Here’s an update on the work I’m doing with the team from HL2.
We also saw some really interesting gender dynamics during the day. Because both the men and women on our team were involved in the mixing of the cement, shoveling sand and dirt, and carrying cement, we caused quite a stir in the neighborhood. Apparently in the Dominican culture it’s not considering appropriate for women to do that kind of manual labor. While that didn’t keep any of us from engaging in the work, we all found the differences in cultures to be profoundly interesting. Not to mention the fact that we got lots of stares from the local men as they watched the women on our team get right into the heart of the manual labor. The greatest part of the experience outside of the reality of the much needed floor was the chance to once again hang out in the heart of a Dominican community, playing with the kids, and getting a chance to build relationships and make connections with so many people here.
Those of us in charge of baking bread had a very different, yet equally rewarding day. We showed up to the cocina (kitchen) of the school to spend the day baking 2800 loaves (let’s call them rolls) of bread to send over the Haitian border to the relief camps. While our contributions paid for all the supplies necessary for the 2800, we were disappointed to only get through 400. We didn’t like leaving the team at the school (of which all had amazing stories themselves) with all the work to finish our objective over the course of the next couple of days. Who would have known that all that mixing, kneading, rising, baking and packaging would take so long. Not to downplay the 400 rolls we were able to make it was, once again, the connections and relationships throughout the day that made it most meaningful. As we baked, word spread around the school and the village that we were there. Peering through the bared windows and doors were crowds of kids wanting a chance to interact, to play with us and our cameras, to bridge the language barrier or just to simply have us hold their hands. While we waited for bread to rise and/or cool, we had plenty of opportunity to play with these delightful kids with impromptu games of tag or (as you see in the photos) fun photo sessions that they got such a kick out of. As we were told over and over again in planning for this trip, they just want us to “be” there with them rather than focus on “doing” something for them. It’s a culture based on relationships that trumps getting the job done and something we took a lesson from.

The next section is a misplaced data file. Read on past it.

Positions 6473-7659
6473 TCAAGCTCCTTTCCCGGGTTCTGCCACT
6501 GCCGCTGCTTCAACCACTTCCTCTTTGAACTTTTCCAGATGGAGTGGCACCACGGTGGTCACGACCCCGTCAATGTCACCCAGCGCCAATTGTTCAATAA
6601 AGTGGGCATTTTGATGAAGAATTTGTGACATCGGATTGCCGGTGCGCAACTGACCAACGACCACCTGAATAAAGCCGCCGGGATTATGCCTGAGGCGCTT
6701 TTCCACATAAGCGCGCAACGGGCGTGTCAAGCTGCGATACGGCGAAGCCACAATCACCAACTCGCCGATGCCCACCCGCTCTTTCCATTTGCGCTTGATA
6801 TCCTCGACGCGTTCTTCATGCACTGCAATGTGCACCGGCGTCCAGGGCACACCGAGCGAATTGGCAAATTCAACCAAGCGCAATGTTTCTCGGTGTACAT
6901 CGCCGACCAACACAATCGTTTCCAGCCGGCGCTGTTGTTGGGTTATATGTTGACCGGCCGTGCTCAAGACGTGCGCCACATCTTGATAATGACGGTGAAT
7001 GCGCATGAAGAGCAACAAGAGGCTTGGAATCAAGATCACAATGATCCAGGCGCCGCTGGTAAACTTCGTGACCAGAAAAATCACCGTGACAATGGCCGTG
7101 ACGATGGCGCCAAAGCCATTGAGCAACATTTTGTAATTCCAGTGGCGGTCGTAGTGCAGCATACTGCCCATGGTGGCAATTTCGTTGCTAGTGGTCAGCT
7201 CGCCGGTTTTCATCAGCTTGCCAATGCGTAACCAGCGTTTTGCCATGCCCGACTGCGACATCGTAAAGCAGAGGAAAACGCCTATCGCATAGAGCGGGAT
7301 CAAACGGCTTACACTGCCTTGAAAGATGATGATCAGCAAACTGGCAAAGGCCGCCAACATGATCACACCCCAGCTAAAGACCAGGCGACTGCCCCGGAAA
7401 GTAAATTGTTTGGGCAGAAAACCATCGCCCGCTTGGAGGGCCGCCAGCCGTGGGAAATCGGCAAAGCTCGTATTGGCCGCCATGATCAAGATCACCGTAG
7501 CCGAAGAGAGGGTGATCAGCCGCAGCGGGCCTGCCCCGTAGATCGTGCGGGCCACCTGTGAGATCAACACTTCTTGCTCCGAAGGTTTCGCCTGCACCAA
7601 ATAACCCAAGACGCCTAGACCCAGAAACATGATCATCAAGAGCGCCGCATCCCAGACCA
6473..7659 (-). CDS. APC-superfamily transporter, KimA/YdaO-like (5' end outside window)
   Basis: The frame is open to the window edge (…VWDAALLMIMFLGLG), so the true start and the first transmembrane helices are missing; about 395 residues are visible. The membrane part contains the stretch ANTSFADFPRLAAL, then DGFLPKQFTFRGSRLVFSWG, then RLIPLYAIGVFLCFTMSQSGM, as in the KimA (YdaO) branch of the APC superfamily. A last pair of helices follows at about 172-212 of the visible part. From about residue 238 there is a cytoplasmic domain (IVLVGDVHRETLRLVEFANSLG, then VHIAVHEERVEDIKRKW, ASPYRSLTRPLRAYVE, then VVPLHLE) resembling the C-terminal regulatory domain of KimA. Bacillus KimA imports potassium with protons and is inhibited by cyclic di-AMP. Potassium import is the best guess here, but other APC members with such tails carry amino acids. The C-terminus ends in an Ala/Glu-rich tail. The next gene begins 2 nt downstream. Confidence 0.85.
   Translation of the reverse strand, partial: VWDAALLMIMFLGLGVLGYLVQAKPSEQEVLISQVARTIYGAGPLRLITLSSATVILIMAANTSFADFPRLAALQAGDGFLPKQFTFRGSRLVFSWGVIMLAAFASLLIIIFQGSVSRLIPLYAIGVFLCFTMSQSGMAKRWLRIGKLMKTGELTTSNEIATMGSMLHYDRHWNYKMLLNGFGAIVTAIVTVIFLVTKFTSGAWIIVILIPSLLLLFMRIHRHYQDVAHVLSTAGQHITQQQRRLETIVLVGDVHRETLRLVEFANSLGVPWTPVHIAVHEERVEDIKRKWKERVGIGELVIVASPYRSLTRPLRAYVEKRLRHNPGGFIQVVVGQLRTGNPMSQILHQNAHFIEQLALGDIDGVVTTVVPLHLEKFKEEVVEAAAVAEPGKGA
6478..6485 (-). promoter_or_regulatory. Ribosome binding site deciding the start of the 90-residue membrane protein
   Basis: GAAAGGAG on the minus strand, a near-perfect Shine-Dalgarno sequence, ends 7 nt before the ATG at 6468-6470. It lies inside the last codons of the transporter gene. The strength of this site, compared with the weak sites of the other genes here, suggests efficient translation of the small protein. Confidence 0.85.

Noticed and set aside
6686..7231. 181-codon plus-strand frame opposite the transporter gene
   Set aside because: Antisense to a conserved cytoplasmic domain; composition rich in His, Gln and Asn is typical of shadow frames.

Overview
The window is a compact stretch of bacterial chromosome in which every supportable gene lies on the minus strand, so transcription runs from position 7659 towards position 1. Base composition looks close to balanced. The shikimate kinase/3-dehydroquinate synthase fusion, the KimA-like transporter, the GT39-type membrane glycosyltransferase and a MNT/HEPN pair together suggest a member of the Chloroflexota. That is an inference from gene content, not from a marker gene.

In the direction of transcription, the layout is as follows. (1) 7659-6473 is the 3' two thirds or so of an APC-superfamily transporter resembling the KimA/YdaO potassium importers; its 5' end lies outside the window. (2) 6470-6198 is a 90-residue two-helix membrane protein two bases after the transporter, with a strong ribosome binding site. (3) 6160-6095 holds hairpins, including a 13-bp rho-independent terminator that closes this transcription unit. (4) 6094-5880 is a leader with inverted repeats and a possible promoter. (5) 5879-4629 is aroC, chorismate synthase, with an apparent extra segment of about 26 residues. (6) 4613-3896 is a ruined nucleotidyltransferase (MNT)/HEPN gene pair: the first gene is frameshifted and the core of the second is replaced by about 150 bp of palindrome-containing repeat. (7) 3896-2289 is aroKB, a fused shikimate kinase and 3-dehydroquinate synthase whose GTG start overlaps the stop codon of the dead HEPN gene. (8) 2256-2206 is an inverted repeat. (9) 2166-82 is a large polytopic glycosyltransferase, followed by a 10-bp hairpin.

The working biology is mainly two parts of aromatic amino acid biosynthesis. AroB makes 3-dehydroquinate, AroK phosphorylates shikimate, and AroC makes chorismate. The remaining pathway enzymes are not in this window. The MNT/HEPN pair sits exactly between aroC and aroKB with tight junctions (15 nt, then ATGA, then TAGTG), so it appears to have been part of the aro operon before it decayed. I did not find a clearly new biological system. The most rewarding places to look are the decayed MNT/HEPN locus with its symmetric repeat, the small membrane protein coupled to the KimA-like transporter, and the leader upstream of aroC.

Once again, we are so thankful to have the opportunity to do this work as a team and this shared experience has been profound. More to come…”